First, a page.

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The Daily Tar Heel

Q&A with HIV researcher at UNC, Heidi Swygard

Photo courtesy of Heidi Swygard.

CORRECTION: An earlier version of this article incorrectly stated that the project between Duke and the state sends out grief counselors. They send out bridge counselours. The story has been updated with the correct information. The Daily Tar Heel apologizes for this error.  

Heidi Swygard is a professor of medicine at UNC and part of the North Carolina Department of Health and Human Services in the Public Health division. Swygard is a medical epidemiologist and a consultant on a grant with researchers from Duke University developing technology which would improve intervention for young men with HIV. Staff writer Elizabeth Moore asked Swygard some questions ahead of World AIDS Day on Saturday. 

Daily Tar Heel: Within the HIV field of research, what kind of work have you done in the past, and what made you interested in it?

Heidi Swygard: I am embedded in the State Health Department, in the HIV/STD branch. Much of my work, in terms of patient care, is in clinic. I am, from the state level, interested in how we develop care, how we can keep patients in care, at one point I was on a Special Project of National Significance. They call these SPNS grants, which are released by HRSA, the Health Research Service Administration. We develop at the state level, and in conjunction with Duke, a program of state bridge counselors, and these are people who bridge newly-diagnosed patients into HIV care and they also help with patients who have been lost to care get back into care.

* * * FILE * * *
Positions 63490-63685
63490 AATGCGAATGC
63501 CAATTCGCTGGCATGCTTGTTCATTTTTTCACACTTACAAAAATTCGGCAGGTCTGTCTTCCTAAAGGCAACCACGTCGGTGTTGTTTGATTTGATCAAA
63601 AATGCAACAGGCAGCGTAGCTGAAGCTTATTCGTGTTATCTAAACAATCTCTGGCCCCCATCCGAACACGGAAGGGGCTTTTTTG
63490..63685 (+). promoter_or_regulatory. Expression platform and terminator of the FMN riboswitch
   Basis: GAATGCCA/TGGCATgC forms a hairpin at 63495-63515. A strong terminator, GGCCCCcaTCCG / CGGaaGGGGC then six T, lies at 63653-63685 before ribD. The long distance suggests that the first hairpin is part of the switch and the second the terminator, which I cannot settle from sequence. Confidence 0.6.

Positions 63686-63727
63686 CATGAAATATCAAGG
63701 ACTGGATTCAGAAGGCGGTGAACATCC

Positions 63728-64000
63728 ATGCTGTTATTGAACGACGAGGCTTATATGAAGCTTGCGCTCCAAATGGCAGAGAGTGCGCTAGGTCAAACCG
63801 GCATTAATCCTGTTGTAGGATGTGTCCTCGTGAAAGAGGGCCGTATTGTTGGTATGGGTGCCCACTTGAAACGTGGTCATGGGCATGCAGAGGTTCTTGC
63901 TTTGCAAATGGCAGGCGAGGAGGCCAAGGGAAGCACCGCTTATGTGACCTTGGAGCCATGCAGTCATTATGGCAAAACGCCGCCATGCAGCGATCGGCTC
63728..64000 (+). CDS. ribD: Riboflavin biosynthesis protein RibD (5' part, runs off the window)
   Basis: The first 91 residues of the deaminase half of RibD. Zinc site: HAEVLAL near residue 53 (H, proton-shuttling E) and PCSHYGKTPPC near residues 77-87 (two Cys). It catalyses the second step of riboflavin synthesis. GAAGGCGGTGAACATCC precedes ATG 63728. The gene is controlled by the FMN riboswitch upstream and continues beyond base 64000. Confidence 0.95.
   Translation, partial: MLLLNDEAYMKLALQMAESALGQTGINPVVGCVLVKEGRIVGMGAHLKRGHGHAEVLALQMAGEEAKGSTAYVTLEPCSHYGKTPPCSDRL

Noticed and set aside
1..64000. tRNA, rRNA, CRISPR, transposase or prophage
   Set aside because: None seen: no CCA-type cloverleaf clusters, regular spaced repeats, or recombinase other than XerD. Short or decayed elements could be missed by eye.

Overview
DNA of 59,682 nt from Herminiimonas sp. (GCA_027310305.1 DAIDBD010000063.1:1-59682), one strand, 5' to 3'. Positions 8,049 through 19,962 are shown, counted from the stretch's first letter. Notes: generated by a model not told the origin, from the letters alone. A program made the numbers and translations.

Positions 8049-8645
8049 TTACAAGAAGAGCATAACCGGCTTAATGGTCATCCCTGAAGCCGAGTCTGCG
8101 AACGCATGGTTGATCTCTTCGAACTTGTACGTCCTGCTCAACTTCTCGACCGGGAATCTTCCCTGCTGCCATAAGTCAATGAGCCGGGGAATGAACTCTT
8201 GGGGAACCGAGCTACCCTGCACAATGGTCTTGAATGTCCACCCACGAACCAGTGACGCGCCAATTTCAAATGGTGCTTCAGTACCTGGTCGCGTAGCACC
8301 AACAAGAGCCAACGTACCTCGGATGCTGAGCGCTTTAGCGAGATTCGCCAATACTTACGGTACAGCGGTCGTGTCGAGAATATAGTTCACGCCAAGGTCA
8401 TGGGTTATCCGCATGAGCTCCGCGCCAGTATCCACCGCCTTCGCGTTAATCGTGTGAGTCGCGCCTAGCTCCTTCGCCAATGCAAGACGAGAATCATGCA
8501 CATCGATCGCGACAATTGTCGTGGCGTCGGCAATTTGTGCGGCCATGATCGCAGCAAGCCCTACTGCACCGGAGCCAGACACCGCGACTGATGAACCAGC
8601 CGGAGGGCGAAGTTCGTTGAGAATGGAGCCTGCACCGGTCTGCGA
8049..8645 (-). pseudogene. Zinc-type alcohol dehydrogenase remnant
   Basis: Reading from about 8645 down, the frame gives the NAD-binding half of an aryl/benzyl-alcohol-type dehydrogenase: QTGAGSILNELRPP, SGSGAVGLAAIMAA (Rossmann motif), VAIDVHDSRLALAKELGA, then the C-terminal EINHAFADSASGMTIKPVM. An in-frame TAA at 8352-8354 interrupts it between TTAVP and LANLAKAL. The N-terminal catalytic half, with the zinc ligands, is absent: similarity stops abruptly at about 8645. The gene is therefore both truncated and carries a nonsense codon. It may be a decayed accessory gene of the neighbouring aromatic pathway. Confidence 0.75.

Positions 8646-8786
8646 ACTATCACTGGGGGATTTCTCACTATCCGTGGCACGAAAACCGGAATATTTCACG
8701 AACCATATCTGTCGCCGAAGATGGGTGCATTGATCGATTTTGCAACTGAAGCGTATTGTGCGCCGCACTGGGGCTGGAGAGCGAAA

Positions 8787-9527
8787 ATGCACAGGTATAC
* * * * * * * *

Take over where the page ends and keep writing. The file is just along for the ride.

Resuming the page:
Of people who are diagnosed with HIV, probably only about, nationally, 40 to 50 percent are biologically suppressed. Biological suppression is what we want. We know that biological suppression translates to years added to a patient’s life in terms of both quality and quantity of years added. Additionally, we know that if patients are biologically suppressed they do not transmit the virus to others. Ideally, we’d like everybody who is diagnosed to all be linked into care, to all be on medicines and to all be biologically suppressed, but the reality is that there’s a drop-off. It’s true for any chronic condition, but for HIV it has ramifications in terms of public health. 

From a state level, what we did with this project, between UNC, Duke and the state, was develop a statewide system of counselors, about seven distributed across the state, whose job it was to make sure that patients who were newly diagnosed with HIV actually got to and attended their first appointments and had plans to go to a second appointment, and these bridge counselors also went out and found patients who they had lost to care, who hadn’t been seen in at least 12 months. A lot of that burden for patients who are lost to care absolutely falls to clinics taking care of them, that they reach out and try to find the patient. The clinics are sort of limited. Many times, they can’t go out in the field. They’re sort of limited to phone calls and sending letters and that’s kind of about it. These state bridge counselors are actually really good at finding people and helping them get back into care.